All of our research uses the most advanced ground-based telescopes, satellites and data analysis techniques to carry out observations, including telescope time on newly commissioned facilities such as ALMA and the KMOS multi-object spectrograph on the VLT, along with space missions such as Gaia. The new staff lead programmes at the international level, which are also technically demanding and feed into the design and operation of the next generation of telescopes and their instruments, such as the E-ELT (EAGLE/EVE), Liverpool Telescope and WHT (WEAVE).

Planned Impact

The major form of impact arising from additional funds to our current Consolidated Grant, will come from existing activities described in more detail in the Pathways to Impact document. These will benefit schools, amateur astronomers and the general public.

At a University level, the Research Support Office have recently launched the LJMU Research Café - a series of informal, cross-cutting research seminars which will be held monthly in one of the University's Learning Resource Centres. At each event four researchers will present their research to a mixed audience from across the University in a series of short presentations. Sessions will not be themed as the intention is to support a varied programme enabling the audience to engage with the rich variety of research which takes place across the University and for presenters to disseminate their research to a broader audience.

In addition, through activities initiated within the ARI, there will be other more traditional forms of public engagement growing from our research. In particular we would anticipate a number of talks, panel discussions and question-and-answer sessions relating to our research. These will vary with respect to audience: schools (from primary upwards), amateur astronomy societies, lecture societies, WI etc. We will also showcase the new research at events organised by the ARI (such as the annual Merseyside Astronomy Day) and, where appropriate, at the Spaceport visitor centre.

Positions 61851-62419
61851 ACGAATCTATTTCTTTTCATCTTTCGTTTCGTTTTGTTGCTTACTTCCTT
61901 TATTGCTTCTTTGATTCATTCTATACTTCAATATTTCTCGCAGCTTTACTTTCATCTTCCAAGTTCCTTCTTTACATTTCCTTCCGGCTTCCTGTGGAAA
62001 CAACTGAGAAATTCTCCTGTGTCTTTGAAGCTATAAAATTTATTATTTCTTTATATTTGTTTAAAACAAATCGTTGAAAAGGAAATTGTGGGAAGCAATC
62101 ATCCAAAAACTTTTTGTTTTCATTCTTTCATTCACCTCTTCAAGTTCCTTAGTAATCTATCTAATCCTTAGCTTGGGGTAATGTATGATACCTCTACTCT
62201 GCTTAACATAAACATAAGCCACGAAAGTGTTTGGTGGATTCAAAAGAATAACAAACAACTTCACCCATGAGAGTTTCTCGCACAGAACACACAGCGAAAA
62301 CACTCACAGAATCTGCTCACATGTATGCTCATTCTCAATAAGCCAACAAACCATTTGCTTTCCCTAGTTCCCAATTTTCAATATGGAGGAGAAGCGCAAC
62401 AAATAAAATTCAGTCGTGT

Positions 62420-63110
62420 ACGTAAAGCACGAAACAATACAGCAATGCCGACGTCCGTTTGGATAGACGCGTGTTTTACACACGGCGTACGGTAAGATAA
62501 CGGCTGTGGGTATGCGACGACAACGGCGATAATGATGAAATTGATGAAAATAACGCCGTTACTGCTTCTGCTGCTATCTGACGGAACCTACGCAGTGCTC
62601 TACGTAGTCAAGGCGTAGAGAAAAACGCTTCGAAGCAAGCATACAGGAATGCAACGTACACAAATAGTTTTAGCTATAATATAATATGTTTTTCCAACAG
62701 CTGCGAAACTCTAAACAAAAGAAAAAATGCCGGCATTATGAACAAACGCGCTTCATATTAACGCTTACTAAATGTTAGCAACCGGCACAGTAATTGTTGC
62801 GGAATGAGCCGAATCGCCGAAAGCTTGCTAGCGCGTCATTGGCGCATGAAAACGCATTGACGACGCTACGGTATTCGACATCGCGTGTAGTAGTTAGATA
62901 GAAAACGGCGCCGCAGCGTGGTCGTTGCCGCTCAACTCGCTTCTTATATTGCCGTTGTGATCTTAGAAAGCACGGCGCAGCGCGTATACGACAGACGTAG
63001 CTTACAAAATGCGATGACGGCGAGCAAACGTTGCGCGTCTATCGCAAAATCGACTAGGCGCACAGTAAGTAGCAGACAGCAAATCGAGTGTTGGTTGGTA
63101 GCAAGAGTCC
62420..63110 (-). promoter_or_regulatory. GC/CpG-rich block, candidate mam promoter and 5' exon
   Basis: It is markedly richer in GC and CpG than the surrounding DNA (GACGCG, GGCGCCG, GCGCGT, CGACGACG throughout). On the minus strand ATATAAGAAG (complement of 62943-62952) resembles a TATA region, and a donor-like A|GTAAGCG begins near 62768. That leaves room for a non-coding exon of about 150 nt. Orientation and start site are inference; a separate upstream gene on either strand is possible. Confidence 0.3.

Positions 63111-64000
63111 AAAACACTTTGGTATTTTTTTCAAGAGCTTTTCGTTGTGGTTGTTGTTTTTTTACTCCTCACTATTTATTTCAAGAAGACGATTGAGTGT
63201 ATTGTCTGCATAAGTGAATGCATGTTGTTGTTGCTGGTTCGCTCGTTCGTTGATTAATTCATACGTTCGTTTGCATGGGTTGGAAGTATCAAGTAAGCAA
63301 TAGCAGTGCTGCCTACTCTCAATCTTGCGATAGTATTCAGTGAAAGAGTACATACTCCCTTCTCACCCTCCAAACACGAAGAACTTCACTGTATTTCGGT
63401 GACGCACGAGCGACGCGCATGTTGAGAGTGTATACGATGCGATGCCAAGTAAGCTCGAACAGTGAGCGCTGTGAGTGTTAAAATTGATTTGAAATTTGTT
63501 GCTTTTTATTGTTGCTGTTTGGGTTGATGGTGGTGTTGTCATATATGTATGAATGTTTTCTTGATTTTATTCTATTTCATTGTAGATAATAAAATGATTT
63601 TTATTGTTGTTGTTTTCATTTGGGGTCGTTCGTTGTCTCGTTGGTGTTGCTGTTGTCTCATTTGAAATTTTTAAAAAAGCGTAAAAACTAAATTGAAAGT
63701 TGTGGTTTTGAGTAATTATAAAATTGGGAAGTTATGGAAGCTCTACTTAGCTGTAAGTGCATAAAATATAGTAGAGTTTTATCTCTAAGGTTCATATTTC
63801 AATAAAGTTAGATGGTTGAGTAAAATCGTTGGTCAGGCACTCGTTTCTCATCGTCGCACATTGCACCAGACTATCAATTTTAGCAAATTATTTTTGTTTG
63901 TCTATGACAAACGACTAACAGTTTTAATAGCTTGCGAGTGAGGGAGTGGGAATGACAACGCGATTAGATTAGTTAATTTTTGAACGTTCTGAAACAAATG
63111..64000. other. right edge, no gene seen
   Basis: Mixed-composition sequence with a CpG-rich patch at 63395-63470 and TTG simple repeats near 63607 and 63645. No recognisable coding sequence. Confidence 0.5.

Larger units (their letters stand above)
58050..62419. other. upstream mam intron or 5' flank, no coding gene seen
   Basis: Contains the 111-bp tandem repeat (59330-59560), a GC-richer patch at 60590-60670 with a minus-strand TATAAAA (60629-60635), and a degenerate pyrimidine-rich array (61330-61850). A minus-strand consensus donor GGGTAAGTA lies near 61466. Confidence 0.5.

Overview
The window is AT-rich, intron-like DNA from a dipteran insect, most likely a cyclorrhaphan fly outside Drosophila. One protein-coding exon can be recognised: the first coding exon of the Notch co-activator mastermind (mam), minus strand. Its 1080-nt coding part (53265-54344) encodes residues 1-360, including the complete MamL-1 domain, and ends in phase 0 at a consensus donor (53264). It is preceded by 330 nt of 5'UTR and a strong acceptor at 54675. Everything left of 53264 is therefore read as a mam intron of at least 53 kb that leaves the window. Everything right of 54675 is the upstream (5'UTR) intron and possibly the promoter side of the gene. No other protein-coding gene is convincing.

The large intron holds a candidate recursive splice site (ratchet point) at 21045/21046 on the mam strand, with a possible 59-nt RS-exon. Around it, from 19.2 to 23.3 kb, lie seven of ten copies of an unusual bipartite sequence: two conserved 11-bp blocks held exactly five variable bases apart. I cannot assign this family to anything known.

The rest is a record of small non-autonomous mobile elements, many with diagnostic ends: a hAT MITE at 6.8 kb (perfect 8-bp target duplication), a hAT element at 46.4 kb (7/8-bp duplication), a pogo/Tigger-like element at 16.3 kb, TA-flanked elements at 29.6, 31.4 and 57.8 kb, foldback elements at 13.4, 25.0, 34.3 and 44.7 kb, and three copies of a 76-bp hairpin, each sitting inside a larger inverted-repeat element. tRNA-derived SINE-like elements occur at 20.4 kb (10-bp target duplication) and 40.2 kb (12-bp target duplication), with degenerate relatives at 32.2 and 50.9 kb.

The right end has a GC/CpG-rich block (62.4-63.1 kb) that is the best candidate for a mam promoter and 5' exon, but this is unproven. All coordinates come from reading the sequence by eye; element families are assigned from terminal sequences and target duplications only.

In all cases the benefits will be twofold. Obviously, an exposure to current research can stimulate inquiry and interest in any audience. However, a less obvious, but perhaps more important benefit is to use that stimulation to promote an appreciation of science as a whole. This is particularly important for engagement with schools where astronomy has a vital role to play in promoting science and other STEM subjects as potential careers.

In order to facilitate this, younger and less experienced researchers (especiall PDRAs and PhD students) are encouraged to present their research to a variety of audiences, with training and support provided by the experienced Outreach team within the ARI.

We will also work with non-science organisations to find ways in which the research can be used to enhance their own work. This sort of impact is difficult to predict in advance, as it is usually opportunistic, but past examples in the ARI have involved work with arts organisations and artists (including musicians, theatre companies, street theatre performers, sculptors, photographers and writers) and organisations that promote access to education (such as Aim Higher).

Publications

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Hygate Alexander P. S. (2019) An uncertainty principle for star formation - IV. On the nature and filtering of diffuse emission in Monthly Notices of the Royal Astronomical Society